“Infants make meaning about themselves and their relation to the world of people and things,” says an article in the February issue of American Psychologist. “Some infants may come to make meaning of themselves as helpless and hopeless, and they may become apathetic, depressed and withdrawn. Others seem to feel threatened by the world and may become hyper-vigilant and anxious.”
These problems often go undiagnosed, which can lead to long term problems.Come on, people, it’s hard enough to try to figure out whether a newborn’s cries mean he needs to eat or sleep. How would you diagnose depression in an infant? That well-behaved “quiet” baby? Could he be apathetic? What if what you thought was colic is really anxiety? I can see this spiraling into a lot of parents squinting at their babies with knitted brows and interpreting their cries as cries for help.
And the diagnosis weren’t problematic enough, there’s the problem of treatment. I’m not sure how exactly an infant is treated for mental health disorders (hugs?). But apparently parents are on their own when it comes to paying for whatever treatment they pursue. Insurance does not cover mental health treatment for children under age 3. Treatment could prevent the child from suffering long-term problems, according to the researchers. The study’s authors are recommending that insurance companies change their policies to cover younger patients.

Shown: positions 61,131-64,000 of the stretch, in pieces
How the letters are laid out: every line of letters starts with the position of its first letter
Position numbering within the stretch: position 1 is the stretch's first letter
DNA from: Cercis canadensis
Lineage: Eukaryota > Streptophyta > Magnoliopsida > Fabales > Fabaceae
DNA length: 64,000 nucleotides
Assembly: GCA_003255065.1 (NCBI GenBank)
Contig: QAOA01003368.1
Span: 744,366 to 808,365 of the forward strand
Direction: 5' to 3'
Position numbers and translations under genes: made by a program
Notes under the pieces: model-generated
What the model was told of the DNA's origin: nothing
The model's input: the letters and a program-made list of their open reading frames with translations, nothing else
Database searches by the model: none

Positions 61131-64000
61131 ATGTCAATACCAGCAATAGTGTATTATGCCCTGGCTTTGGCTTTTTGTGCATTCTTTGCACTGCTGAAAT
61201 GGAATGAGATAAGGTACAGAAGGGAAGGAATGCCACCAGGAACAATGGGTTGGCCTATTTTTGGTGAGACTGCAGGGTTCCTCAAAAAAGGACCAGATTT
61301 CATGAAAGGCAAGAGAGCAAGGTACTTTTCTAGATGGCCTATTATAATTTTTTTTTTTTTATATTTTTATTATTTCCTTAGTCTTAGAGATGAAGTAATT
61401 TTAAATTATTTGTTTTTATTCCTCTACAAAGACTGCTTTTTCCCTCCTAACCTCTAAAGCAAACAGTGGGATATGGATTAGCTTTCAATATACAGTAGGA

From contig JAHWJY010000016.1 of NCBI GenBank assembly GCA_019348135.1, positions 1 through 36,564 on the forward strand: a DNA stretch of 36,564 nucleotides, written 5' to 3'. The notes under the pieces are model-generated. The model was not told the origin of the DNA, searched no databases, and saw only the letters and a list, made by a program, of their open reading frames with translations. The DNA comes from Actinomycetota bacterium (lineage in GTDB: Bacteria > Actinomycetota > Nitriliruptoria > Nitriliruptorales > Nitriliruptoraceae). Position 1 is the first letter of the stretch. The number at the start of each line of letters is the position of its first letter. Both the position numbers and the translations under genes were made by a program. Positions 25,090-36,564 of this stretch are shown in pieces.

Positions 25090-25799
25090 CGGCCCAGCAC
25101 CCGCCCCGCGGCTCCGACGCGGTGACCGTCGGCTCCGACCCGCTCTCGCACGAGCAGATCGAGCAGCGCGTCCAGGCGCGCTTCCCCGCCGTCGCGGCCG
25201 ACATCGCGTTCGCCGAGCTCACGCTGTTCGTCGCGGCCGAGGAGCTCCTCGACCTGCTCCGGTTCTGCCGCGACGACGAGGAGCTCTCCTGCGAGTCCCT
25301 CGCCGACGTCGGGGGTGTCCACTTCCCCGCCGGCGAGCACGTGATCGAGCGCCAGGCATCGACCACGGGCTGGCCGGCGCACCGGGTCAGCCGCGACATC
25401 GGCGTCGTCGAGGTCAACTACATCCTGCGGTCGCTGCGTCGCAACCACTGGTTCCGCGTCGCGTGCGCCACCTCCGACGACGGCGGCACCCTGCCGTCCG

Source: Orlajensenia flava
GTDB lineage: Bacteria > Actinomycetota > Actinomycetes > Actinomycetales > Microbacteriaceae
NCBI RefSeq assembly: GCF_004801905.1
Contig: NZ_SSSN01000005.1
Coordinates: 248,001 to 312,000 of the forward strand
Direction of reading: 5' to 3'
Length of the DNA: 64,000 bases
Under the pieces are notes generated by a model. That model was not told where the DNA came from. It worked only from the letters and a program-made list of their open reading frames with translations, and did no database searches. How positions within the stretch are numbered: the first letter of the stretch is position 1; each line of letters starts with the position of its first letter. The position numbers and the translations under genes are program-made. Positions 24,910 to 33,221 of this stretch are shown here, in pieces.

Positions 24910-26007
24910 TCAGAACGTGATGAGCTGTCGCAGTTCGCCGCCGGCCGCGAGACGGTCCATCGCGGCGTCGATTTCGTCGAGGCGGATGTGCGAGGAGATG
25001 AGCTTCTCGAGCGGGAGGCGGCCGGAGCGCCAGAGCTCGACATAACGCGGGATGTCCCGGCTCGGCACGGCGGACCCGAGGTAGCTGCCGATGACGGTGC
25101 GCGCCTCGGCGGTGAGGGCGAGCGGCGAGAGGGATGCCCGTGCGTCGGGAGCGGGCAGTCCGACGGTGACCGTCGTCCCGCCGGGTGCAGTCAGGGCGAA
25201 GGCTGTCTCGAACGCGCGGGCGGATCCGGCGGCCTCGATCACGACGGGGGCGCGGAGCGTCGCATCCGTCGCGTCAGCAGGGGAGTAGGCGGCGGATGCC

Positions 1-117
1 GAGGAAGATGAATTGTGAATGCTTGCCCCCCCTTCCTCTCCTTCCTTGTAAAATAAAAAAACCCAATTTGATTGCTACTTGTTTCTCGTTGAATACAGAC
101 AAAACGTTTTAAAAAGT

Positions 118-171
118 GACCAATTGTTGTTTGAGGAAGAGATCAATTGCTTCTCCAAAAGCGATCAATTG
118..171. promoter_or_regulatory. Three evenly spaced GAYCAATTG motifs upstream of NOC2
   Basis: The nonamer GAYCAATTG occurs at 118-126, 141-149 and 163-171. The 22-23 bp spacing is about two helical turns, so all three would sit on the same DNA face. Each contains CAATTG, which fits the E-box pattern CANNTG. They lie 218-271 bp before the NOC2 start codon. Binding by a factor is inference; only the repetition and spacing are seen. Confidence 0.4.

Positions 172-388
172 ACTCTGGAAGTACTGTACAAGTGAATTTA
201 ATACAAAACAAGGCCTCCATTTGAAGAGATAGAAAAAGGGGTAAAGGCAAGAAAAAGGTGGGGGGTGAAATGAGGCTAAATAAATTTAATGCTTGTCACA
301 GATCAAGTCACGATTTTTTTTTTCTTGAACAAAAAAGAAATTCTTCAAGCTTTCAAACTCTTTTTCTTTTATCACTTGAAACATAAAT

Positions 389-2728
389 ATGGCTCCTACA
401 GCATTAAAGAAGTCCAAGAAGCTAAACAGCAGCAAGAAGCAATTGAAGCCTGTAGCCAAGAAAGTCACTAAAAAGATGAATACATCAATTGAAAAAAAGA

“There’s a “pervasive, but mistaken, impression that young children do not develop mental health problems and are immune to the effects of early adversity and trauma because they are inherently resilient and ‘grow out of’ behavioral problems and emotional difficulties,” say the authors of another study. They advocate better training and screening by child health professionals to track warning signs in the littlest patients.
[via Medline Plus]